Victor Belenko

One of my first inspirations for getting into aviation was a Russian named Victor Belenko. In 1976, he defected to the U.S. from Russia in his MiG-25 Foxbat.

At the time, the Foxbat was the most feared and super secret airplane in the world. It flew faster and higher than anything the U.S. had, and he flew one right into our lap. He stole it on a routine training mission, outran the Russian jets that were pursuing him, and landed in Japan on an airfield that was 30% shorter than any runway a MiG-25 had ever seen.

Anyway, his book was written in 1980, and I always wondered what happened to him. Turns out he’s still around, and a friend of mine is now his agent, booking him on the speaking circuit.

The book has all kinds of funny anecdotes about his acclimatization to American life. In a magazine article in 1996, he expounded a bit more on some humorous stuff he did while getting used to our society. Check this out (makes you glad to live in America!):

“Belenko: First of all American super-market, my first visit was under CIA supervision, and I thought it was set-up; I did not believe super-market was real one. I thought well I was unusual guest; they probably kicked everyone out. It’s such a nice, big place with incredible amount of produce, and no long lines! You’re accustomed to long lines in Russia.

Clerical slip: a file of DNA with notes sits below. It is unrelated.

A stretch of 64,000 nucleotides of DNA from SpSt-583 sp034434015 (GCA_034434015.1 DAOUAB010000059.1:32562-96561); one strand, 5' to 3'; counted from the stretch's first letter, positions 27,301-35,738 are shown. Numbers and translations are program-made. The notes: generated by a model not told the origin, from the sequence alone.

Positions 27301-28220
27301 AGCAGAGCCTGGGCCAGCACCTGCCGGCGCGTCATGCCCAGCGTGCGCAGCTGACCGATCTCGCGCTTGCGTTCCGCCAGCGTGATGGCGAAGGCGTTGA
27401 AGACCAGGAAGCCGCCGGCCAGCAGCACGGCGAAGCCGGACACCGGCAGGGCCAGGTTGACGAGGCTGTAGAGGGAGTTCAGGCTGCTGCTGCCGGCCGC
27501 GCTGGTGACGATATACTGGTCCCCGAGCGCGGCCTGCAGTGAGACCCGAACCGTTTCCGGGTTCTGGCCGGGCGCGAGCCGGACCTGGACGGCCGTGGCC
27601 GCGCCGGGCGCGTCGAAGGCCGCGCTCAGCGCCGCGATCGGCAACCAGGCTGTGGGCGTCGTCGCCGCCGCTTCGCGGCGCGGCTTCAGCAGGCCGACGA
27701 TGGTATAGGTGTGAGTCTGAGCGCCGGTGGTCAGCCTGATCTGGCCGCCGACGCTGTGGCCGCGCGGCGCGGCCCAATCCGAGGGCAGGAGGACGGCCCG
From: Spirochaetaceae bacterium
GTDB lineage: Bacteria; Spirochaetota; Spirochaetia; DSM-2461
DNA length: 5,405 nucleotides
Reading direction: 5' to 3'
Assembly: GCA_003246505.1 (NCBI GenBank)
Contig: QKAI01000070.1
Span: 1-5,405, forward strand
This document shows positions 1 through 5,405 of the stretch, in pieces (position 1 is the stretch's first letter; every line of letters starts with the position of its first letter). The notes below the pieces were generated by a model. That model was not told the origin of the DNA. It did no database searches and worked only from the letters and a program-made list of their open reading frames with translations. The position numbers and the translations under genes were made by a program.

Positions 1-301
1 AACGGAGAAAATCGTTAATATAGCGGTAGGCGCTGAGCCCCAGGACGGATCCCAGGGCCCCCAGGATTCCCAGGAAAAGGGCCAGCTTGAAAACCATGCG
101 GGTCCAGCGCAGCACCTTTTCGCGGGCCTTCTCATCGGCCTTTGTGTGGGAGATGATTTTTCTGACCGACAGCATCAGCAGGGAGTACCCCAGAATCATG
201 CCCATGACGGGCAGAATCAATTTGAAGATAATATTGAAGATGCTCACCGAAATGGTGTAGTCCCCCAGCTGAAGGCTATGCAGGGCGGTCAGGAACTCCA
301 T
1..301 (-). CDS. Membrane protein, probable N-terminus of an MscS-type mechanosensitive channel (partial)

“Later, when I discovered the super-market was real one, I had real fun exploring new products. I would buy, everyday, a new thing and try to figure out its function. In Russia at that time (and even today) it’s hard to find canned food, good one. But everyday I would buy new cans with different food. Once I bought a can which said “dinner.” I cooked it with potatoes, onions, and garlic — it was delicious. Next morning my friends ask me, “Viktor, did you buy a cat?” It was a can of chicken-based cat food. But it was delicious! It was better than canned food for people in Russia today. And I did test it.

“Last year I brought four people from Russia for commercial project, and I set them up. I bought nibble sized human food. I installed a pâté, and it was cat food. I put it on crackers. And they did consume it, and they liked it. So the taste has not changed. By the way, for those who are not familiar with American cat food. It’s very safe; it’s delicious, and sometimes it’s better than human food, because of the Humane Society.

“I bought a box of Freedom with the picture of nice looking lady. I did not know what it was. (I’m talking about maxi-pads.) I brought it to my apartment, I opened it, and I tried to figure it out. I thought well it’s probably some cleaning device for the kitchen to give these American women freedom in the kitchen to clean up and absorb everything, because even today Russian women do not have this convenience.”

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